THE British public’s obsession with second homes looks set to continue, but property in the UK may prove more popular than somewhere abroad.
The number of people with second properties in Britain, rather than overseas, is on course to rise by 24 per cent, or 77,000 homes, over the next 10 years, according to a study published today.
The draw of a cottage in Brittany or a farmhouse in the Dordogne may soon be replaced with a home on the Scottish coast or an inner city apartment.
The report by the Centre for Future Studies on behalf of Direct Line insurance say a number of factors look set to promote growth in the UK second homes market over the next 10 years:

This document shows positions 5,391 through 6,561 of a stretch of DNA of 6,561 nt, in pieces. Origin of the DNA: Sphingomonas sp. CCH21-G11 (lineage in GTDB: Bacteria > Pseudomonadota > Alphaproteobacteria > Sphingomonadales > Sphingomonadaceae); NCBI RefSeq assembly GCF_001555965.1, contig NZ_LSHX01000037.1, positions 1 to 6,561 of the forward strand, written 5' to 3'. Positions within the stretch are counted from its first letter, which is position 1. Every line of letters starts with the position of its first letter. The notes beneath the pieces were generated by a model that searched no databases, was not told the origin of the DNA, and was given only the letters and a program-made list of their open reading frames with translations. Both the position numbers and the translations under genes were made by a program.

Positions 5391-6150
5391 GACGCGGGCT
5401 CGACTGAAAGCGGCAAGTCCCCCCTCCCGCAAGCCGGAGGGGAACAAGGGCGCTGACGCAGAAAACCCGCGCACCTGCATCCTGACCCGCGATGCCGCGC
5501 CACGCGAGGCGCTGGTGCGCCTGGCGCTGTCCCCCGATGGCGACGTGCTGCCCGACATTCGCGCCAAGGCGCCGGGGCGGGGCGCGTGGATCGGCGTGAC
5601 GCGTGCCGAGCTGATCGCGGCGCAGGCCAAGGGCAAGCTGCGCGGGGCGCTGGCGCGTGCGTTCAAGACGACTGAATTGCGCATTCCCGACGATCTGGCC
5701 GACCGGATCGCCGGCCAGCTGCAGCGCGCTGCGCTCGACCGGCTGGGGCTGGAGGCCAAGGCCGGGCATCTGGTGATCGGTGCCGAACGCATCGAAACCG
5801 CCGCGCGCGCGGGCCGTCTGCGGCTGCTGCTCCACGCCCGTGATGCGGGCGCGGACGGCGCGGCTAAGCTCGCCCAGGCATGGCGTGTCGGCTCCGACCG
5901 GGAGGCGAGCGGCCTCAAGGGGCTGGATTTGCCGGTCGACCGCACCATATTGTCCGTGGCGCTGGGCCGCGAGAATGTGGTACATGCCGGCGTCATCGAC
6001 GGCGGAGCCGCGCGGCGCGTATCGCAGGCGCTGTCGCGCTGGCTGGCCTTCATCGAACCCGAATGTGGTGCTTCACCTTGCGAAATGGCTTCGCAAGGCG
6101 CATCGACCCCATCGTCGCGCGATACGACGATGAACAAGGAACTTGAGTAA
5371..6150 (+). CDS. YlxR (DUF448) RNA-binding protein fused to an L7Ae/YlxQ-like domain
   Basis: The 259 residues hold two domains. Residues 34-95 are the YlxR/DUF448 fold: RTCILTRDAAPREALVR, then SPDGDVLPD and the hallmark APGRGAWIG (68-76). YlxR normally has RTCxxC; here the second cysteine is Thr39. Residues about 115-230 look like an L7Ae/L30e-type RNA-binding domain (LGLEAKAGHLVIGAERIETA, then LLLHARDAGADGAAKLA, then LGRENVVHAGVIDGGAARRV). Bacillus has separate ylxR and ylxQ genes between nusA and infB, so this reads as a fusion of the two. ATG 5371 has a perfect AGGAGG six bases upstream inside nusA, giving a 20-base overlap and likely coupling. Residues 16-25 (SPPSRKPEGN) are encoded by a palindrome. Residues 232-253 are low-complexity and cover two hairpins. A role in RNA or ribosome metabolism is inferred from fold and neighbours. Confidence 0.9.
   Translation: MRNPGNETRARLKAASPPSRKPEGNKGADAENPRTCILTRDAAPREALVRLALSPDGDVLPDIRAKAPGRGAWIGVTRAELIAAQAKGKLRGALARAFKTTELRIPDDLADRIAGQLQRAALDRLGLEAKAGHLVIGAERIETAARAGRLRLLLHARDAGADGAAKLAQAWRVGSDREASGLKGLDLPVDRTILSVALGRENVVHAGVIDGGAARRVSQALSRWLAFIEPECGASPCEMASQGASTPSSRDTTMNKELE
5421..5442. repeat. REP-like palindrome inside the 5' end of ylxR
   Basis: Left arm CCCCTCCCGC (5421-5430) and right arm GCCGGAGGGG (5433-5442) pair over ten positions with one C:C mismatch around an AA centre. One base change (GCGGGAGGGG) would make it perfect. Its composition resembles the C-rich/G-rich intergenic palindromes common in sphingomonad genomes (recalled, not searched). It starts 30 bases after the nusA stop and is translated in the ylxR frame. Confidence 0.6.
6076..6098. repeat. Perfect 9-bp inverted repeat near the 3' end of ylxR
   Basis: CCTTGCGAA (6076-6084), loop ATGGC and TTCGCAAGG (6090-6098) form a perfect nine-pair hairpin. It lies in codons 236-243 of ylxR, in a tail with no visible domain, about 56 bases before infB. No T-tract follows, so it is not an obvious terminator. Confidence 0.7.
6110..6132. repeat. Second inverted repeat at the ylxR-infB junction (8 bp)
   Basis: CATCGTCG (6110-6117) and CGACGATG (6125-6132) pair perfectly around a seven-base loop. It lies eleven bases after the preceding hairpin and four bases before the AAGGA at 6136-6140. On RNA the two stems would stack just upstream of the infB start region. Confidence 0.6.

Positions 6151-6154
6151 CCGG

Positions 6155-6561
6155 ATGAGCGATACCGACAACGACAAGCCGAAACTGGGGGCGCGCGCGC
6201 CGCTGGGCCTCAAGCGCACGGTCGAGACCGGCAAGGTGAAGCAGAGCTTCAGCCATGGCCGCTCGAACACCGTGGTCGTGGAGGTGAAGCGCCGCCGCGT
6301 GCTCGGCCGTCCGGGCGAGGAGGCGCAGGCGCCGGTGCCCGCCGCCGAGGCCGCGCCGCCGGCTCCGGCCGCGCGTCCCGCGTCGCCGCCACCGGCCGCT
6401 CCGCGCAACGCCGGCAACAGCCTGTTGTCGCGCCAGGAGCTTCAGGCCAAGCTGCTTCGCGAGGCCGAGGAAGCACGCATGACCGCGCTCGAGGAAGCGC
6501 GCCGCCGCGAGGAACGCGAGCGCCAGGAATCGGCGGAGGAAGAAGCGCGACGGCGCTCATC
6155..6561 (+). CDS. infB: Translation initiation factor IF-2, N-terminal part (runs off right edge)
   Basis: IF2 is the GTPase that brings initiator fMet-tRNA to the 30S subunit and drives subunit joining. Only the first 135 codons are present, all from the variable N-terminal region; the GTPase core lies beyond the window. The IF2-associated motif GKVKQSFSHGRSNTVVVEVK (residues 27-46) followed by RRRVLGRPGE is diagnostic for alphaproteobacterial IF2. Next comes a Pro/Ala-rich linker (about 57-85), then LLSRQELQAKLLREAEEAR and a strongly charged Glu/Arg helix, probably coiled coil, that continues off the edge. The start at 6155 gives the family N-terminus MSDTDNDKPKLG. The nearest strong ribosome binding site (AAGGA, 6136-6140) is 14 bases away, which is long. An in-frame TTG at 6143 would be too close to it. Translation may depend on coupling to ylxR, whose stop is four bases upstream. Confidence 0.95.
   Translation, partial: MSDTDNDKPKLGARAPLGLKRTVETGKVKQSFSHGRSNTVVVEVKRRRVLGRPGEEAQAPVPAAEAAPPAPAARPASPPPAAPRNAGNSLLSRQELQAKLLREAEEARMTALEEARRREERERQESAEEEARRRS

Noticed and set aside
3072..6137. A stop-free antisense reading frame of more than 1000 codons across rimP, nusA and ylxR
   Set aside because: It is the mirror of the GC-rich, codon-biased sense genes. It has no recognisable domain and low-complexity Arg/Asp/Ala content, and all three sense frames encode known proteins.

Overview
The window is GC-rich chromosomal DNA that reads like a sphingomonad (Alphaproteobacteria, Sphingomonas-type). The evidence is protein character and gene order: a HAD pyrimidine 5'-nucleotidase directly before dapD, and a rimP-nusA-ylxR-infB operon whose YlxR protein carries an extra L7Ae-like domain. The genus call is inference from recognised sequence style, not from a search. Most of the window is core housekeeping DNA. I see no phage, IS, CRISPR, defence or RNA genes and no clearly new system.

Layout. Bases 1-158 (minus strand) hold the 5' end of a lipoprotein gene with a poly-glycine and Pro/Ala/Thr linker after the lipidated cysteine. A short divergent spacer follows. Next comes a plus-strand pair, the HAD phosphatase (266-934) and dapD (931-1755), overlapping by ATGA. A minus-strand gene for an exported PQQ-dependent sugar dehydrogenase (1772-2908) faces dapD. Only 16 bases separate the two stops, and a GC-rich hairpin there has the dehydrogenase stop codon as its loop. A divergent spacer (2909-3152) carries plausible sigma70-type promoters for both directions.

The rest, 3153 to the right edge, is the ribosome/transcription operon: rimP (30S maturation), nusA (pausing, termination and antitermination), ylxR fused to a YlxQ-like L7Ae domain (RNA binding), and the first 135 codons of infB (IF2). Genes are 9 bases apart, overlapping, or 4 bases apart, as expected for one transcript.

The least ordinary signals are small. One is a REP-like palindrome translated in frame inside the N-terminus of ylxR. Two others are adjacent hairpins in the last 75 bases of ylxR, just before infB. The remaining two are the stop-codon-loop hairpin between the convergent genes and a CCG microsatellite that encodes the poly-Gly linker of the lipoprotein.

* Britons' rising affluence - UK residents are predicted to be 73 per cent better off financially over the next 20 years, and many will use their disposable income to invest in second properties closer to their place of work.
* The ageing population - a significant increase in the number of people who fall into the typical second homeowner age group (45 and over) is forecast.
* Gradual climate change - the UK is predicted to experience similar temperatures to the South of France by 2050 with the first signs of this climate change already occurring. Coastal areas will become a particularly attractive prospect as buyers anticipate this warming climate.
Andrew Lowe, of Direct Line, said: “With roughly 328,000 Britons currently owning a second home in the UK compared to 178,000 who own properties overseas.
“Our report shows that many thousands of buyers will choose to invest in the UK rather than overseas in the next decade.”